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HomeBusinessB.C. government opposes Aquilini Squamish resort bid

B.C. government opposes Aquilini Squamish resort bid

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Bob Mackin 

The B.C. government has intervened in the receivership of the delayed Garibaldi at Squamish ski resort and says the B.C. Supreme Court has no jurisdiction to grant a reverse vesting order (RVO) to enable the sale.

Artist’s conception of the delayed ski resort on Brohm Ridge near Squamish (Garibaldi at Squamish)

In January, secured creditors Aquilini Development LP, Garibaldi Resort Management Co. Ltd. and 1413994 B.C. Ltd. offered $80.41 million for Garibaldi at Squamish Inc. (GAS Inc.) and Garibaldi at Squamish LP (GAS LP). The bid includes almost $73.5 million in GAS debt. The so-called stalking horse offer, designed to set a floor price, was the only one tendered to court-appointed receiver Ernst and Young (EY). 

GAS Inc. defaulted on $65 million owing to the three Aquilini companies, prompting the September 2023 receivership petition. 

In March, EY applied for court approval of the sale by RVO. A November 2022 article in Canadian Lawyer magazine explained that an RVO is a purchase of shares in a debtor company, so that the “bad assets – including liabilities and creditor claims – are removed, and the good assets stay in the company.”

On April 19, lawyers from the Dennis James Aitken firm, representing the provincial government, filed their opposition to a deal which would see all GAS liabilities moved to a new company that would then be bankrupted. 

“The Garibaldi RVO circumvents the authority of the Minister of Water, Land and Resource Stewardship to approve a disposition of the licence of occupation, with or without additional requirements as conditions precedent, pursuant to the Land Act,” said the province’s filing. “The Garibaldi RVO seeks, wrongly, to nullify these provisions and the province’s constitutional obligation to consult with affected First Nations, including the Squamish Nation.”

If the court grants the order, the province wants an amendment to limit the release provisions to ensure preservation of potential claims for environmental remediation. 

Justice Paul Walker heard April 22 that the Squamish Nation is not objecting to the application or transaction.

EY said there was no other offer for the companies, which face a January 2026 deadline to begin construction under the provincial environmental assessment certificate (EAC). 

GAS Inc. was created in 2001 to transform 2,800 hectares of previously logged forest on Brohm Ridge into a four-season resort with accommodations and amenities. GAS does not own any physical assets. Its primary asset is an interim agreement with the province that gives GAS the right to pursue construction and development. It generates no income, instead relying on third-party funding.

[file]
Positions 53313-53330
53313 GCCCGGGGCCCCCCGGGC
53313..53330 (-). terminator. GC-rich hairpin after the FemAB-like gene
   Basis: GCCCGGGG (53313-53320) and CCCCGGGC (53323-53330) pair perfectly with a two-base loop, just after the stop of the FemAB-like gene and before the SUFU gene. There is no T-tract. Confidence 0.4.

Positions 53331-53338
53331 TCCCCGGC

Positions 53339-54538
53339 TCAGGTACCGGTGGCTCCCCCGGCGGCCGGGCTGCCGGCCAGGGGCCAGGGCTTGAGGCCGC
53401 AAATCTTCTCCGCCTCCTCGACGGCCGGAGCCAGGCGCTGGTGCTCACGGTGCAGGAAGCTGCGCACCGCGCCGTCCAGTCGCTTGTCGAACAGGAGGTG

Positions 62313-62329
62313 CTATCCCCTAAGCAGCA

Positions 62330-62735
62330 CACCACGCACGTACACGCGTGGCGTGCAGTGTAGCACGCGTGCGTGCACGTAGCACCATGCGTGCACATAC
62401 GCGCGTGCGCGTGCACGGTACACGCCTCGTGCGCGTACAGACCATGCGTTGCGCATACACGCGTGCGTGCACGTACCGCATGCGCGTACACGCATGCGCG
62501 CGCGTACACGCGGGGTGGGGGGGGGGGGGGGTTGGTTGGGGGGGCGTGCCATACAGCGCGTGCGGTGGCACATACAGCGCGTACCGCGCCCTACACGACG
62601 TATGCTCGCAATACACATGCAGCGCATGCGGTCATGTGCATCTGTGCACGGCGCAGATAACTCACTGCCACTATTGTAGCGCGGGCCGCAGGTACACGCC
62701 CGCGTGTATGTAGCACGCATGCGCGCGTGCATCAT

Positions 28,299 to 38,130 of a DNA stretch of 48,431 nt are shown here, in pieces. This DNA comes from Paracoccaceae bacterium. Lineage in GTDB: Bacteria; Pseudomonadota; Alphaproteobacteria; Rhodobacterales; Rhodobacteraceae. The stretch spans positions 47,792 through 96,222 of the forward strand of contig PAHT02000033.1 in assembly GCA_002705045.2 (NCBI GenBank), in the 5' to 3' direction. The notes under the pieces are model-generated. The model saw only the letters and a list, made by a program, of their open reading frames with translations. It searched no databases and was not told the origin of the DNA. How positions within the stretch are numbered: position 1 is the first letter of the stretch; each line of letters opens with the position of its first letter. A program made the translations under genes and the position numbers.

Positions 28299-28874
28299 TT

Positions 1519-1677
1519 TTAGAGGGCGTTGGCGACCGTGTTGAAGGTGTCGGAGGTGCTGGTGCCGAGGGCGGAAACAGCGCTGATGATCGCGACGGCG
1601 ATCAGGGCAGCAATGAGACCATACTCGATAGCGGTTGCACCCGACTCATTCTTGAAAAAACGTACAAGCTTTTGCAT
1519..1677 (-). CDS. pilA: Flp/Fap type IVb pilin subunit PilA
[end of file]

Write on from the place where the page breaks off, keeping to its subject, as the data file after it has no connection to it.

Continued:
EY determined the RVO is the best and only way forward. It said proceedings under the Bankruptcy and Insolvency Act are not a “viable path forward for the project, Garibaldi and Garibaldi’s stakeholders” and the Companies’ Creditors Arrangement Act is not “practical or reasonable in the circumstances.”

Roberto (left), Luigi, Francesco and Paolo Aquilini and Michael Doyle at the November 2018 opening of Elisa Steakhouse (Elisa/Facebook)

“Given the unique nature of this interim agreement, its interdependence on the EAC, and the corresponding considerable expenses, and the tight timeline to satisfy the pre-construction conditions, it is difficult to ascertain a value for the assets of Garibaldi,” said EY’s April 10 filing. “The interim agreement grants an intangible opportunity to build the project, at the significant cost and risk of the purchasers.”

The 2016-granted EAC was extended in 2021 with a deadline to begin construction in January 2026. Work has not begun and there is no allowance for another extension, meaning it would require a fresh application to proceed. 

The project, on Squamish Nation territory, faces 40 pre-construction conditions, eight of which are deemed urgent. They include old-growth management, archaeology plan, Brohm River management plan and a dam for a snowmaking reservoir. Work to satisfy the conditions would cost more than $5 million over the next 12 months. 

When it was approved in 2016, GAS was estimated to cost $3.5 billion with a 30-year, four-phase build resulting in 126 ski and snowboard runs, fed by 21 lifts and accommodation in 5,233 hotel, condo, townhouse and detached units. 

Disagreements between factions connected to the families that own the Vancouver Canucks (Aquilini) and Dallas Stars (Gaglardi) have held the project back. 

The two unsecured creditors are Northland Properties Ltd. and Garibaldi Resorts (2002) Ltd., who are owed $6.37 million and $13.8 million, respectively. 

Northland Properties owns Revelstoke Mountain Resort and Grouse Mountain. Founder and chairman Bob Gaglardi is also president of Garibaldi Resorts (2002) Ltd., the company whose secretary is Aquilini Investment Group founder Luigi Aquilini.

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